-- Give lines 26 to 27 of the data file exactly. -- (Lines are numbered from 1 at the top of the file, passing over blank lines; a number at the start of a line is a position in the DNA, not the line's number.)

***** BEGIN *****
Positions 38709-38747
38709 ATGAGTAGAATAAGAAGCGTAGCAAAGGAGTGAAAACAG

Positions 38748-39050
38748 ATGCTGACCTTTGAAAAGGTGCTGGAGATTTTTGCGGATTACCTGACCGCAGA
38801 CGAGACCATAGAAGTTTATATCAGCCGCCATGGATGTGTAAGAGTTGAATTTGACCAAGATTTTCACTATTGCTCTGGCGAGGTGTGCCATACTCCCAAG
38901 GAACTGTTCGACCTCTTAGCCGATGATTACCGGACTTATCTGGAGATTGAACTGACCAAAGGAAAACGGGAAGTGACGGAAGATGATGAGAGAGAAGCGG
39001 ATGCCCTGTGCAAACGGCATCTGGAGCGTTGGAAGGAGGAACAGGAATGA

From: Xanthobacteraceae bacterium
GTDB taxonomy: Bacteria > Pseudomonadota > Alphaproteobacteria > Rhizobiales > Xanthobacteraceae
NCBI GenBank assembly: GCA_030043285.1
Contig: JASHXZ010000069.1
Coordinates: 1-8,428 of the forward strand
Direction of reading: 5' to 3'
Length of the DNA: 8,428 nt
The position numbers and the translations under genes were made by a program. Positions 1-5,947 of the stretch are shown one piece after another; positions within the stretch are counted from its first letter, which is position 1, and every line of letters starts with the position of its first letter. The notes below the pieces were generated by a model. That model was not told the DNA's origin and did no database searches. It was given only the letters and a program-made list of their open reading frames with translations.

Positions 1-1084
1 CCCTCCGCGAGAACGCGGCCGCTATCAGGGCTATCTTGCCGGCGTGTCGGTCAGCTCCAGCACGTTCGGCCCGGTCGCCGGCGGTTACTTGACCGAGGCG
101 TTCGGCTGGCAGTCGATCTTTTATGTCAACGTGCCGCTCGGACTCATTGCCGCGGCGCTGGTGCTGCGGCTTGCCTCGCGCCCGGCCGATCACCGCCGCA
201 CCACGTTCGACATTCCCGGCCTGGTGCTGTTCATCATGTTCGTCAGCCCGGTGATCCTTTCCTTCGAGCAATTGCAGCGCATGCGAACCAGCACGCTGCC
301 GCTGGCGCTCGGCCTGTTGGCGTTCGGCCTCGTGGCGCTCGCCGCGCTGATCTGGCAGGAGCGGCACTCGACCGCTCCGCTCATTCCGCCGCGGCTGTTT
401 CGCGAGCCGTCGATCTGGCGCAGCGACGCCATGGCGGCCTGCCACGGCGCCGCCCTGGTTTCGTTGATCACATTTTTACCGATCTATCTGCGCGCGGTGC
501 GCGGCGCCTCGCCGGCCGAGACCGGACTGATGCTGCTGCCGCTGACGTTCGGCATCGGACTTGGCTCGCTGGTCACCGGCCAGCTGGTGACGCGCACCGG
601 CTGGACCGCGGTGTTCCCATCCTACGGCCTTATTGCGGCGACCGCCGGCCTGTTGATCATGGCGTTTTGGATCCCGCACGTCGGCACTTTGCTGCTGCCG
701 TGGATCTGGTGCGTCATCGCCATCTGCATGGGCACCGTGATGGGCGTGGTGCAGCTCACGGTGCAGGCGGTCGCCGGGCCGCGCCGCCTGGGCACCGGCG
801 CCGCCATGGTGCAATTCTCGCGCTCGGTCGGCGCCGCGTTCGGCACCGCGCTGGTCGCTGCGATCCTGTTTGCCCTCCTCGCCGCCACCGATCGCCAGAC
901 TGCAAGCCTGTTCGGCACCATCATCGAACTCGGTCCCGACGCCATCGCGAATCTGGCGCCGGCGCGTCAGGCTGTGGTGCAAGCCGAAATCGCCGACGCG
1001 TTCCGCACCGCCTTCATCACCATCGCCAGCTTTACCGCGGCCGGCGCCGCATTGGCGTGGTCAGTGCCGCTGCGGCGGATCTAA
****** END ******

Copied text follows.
901 TGCAAGCCTGTTCGGCACCATCATCGAACTCGGTCCCGACGCCATCGCGAATCTGGCGCCGGCGCGTCAGGCTGTGGTGCAAGCCGAAATCGCCGACGCG
1001 TTCCGCACCGCCTTCATCACCATCGCCAGCTTTACCGCGGCCGGCGCCGCATTGGCGTGGTCAGTGCCGCTGCGGCGGATCTAA